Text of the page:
[I]n-house counsel may have certain responsibilities outside the lawyer’s sphere, and, as a result, the corporation can shelter the attorney’s advice only upon a clear showing that the attorney gave it in a professional legal capacity. In re Sealed Case, 737 F.2d at 99; see also Neuder v. Battelle Pacific Nw. Nat’l Lab., 194 F.R.D. 289, 292 (D.D.C. 2000) (finding that communications are not privileged where in-house counsel is acting solely in his capacity as a business advisor and the legal advice, if any, is merely incidental to business advice.16
One way of avoiding the above issue is to engage outside counsel, which may make sense for reasons besides the attorney-client privilege; among other things, having in-house counsel oversee an “independent” review to be performed by the compliance department or an outside consulting firm involving activities that the attorney supports on a day-to-day basis necessarily undermines the exercise by introducing bias. Another option is to require that in-house counsel specify when they are giving business advice versus legal advice. In actual practice, however, advice is often not amenable to clear-cut categorization. In addition, if stressed too strongly, this approach can interfere with the closeness to the business that is a hallmark of effective inhouse legal support.
In the absence of direction provided by an attorney, a risk assessment performed by an outside consulting firm will not be recognized as attorney-privileged, and, contrary to commonly-held belief, the fact that the consultants in question were retained through a law firm may not change that result.17 For example, in evaluating whether communications from an accounting firm were protected by attorney-client privilege in Schlicksup v. Caterpillar, Inc.,18 the U.S. District Court for the Central District of Illinois noted that:
[W]hat is vital to the privilege is that the communication be made in confidence for the purpose of obtaining legal advice from the lawyer. If what is sought is not legal advice but only accounting service … or if the advice sought is the accountant’s rather than the lawyer’s, no privilege exists.19
In addition, because the communication to the attorney must be made in confidence, it is important to limit the persons with knowledge of those communications to those with a bona fide “need to know.”20 Furthermore, the privilege may be waived if the resulting legal advice is distributed to “employees of the corporation who are not in a position to act or rely on [it].”21 Thus, a written report summarizing the findings of an attorney-client privileged investigation or risk assessment should always be delivered first to the General Counsel, who will then decide whether and to what extent broader distribution is warranted.
Subject to narrow exceptions, including the limited statutory exception for financial institutions discussed below, voluntary disclosure of an attorney-client privileged communication waives the privilege.22 Moreover, the disclosure of any part of a communication waives the privilege for all communications related to the same subject matter.23 Thus, the careless inclusion of attorney-client privileged information in an internal communication (e.g. in an email message) could have far-ranging adverse consequences.
Another, closely-related rule of evidence is the “work product” privilege. This privilege covers documents that were prepared in anticipation of litigation to provide assistance to counsel. In this regard, it is essential to the application of the work product privilege that the materials were prepared at least in part because of the prospect of impending litigation, and not just in the ordinary course of business.24 This privilege may apply even if the attorney-client privilege does not. For example, in Szulik v. State Street Bank & Trust Co.,25 after first concluding that a series of email messages between bank employees who were conducting a review of client accounts was not protected by the attorney-client privilege because they did not concern a request for, or the receipt of, legal advice, the U.S. District Court for the District of Massachusetts held that the work product privilege did apply because the underlying review had been requested by bank counsel in anticipation of litigation.26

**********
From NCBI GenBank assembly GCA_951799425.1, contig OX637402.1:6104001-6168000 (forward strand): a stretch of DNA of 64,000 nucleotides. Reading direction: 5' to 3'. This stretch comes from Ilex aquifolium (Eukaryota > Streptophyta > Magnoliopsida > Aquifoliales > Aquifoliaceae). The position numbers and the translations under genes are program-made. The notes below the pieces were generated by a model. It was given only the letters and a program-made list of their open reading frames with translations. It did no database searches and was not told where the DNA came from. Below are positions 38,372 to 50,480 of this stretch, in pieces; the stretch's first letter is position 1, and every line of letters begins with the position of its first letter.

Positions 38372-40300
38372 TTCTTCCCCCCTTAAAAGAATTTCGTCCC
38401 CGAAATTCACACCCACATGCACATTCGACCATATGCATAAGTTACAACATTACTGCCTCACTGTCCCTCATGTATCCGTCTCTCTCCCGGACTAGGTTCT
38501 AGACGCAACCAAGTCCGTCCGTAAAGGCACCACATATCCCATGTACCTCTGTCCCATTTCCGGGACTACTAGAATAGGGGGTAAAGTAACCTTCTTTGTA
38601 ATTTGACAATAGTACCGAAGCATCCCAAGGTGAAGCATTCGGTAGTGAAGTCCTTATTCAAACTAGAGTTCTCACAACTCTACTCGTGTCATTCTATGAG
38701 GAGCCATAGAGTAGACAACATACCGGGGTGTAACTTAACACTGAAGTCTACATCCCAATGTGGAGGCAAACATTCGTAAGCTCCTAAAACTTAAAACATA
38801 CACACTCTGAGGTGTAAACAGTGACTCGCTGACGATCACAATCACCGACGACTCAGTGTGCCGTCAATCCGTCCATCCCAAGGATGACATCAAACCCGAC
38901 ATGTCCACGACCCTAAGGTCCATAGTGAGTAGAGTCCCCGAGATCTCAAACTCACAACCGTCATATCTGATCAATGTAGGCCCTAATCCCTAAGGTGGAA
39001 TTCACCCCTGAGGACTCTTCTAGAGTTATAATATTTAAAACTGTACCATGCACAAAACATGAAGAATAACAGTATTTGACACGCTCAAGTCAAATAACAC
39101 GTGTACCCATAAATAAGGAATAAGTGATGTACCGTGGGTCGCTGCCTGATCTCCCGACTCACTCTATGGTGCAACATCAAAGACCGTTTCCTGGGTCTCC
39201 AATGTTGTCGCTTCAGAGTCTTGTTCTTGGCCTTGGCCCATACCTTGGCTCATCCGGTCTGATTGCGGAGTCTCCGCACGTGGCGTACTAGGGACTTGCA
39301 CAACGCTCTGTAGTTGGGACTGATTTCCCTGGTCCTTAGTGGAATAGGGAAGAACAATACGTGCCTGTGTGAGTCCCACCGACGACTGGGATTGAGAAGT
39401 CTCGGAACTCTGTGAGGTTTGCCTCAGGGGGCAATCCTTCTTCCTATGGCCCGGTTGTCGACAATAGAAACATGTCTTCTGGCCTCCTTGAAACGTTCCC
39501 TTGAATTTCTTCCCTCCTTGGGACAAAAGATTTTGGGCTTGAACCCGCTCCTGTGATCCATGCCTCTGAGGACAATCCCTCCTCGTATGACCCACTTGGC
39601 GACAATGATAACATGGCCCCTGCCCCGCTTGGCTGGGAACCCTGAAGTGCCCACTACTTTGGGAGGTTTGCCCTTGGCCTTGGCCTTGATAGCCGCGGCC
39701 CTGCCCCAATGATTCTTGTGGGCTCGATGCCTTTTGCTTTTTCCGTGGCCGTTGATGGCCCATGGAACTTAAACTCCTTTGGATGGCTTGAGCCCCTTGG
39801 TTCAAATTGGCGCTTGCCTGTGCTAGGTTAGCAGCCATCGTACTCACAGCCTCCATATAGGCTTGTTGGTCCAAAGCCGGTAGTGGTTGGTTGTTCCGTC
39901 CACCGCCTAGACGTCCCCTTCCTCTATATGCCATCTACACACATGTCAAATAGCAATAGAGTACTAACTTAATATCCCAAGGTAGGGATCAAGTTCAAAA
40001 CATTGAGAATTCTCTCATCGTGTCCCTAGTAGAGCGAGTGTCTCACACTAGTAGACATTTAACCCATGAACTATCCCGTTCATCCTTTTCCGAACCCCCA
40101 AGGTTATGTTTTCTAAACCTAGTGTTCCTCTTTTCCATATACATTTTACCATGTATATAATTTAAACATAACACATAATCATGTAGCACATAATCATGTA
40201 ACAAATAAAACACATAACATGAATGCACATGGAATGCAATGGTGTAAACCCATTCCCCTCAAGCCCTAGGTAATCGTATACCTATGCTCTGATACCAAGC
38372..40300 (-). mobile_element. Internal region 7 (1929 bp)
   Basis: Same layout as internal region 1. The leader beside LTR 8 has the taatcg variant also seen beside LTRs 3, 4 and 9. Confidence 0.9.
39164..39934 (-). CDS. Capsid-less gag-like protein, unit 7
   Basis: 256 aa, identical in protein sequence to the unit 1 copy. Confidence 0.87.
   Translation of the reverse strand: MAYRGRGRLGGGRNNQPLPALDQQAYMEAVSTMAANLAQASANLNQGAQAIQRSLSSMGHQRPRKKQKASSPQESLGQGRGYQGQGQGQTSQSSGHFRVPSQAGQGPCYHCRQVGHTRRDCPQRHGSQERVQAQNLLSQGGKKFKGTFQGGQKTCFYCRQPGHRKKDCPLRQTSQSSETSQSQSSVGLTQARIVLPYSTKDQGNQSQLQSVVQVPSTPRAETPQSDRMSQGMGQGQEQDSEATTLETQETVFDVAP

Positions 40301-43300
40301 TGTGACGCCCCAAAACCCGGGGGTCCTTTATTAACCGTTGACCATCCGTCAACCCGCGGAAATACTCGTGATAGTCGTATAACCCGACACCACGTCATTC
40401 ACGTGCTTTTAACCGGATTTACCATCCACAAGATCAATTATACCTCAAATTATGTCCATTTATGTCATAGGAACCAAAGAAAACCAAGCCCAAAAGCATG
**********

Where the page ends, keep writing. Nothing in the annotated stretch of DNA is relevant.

Lastly, as noted above, the law treats financial institutions differently than other firms with respect to the waiver of privileged information. Namely, in general, the voluntary sharing of such information with a state or federal banking regulator, or with the Consumer Financial Protection Bureau (CFPB), waives the privilege only with respect to the regulator to whom the information was given. Specifically, the applicable federal law provides that:
The submission by any person of any information to the Bureau of Consumer Financial Protection, any Federal banking agency, State bank supervisor, or foreign banking authority for any purpose in the course of any supervisory or regulatory process of such Bureau, agency, supervisor, or authority shall not be construed as waiving, destroying, or otherwise affecting any privilege such person may claim with respect to such information under Federal or State law as to any person or entity other than such Bureau, agency, supervisor, or authority.27
Please note that interpretations of the above statutory language establishing what is known in the law as “selective waiver” should only be made by legal counsel, including with respect to whether a contemplated disclosure would occur “in the course of any supervisory or regulatory process.”
The ability of a financial institution to choose to share privileged information with their regulators promotes ongoing transparency and becomes extremely important if agency enforcement action is threatened.28 However, this ability also presents some serious potential pitfalls. For example, the above statutory language does not extend the selective waiver to state attorneys general or other state agencies that do not constitute a “State banking supervisor.”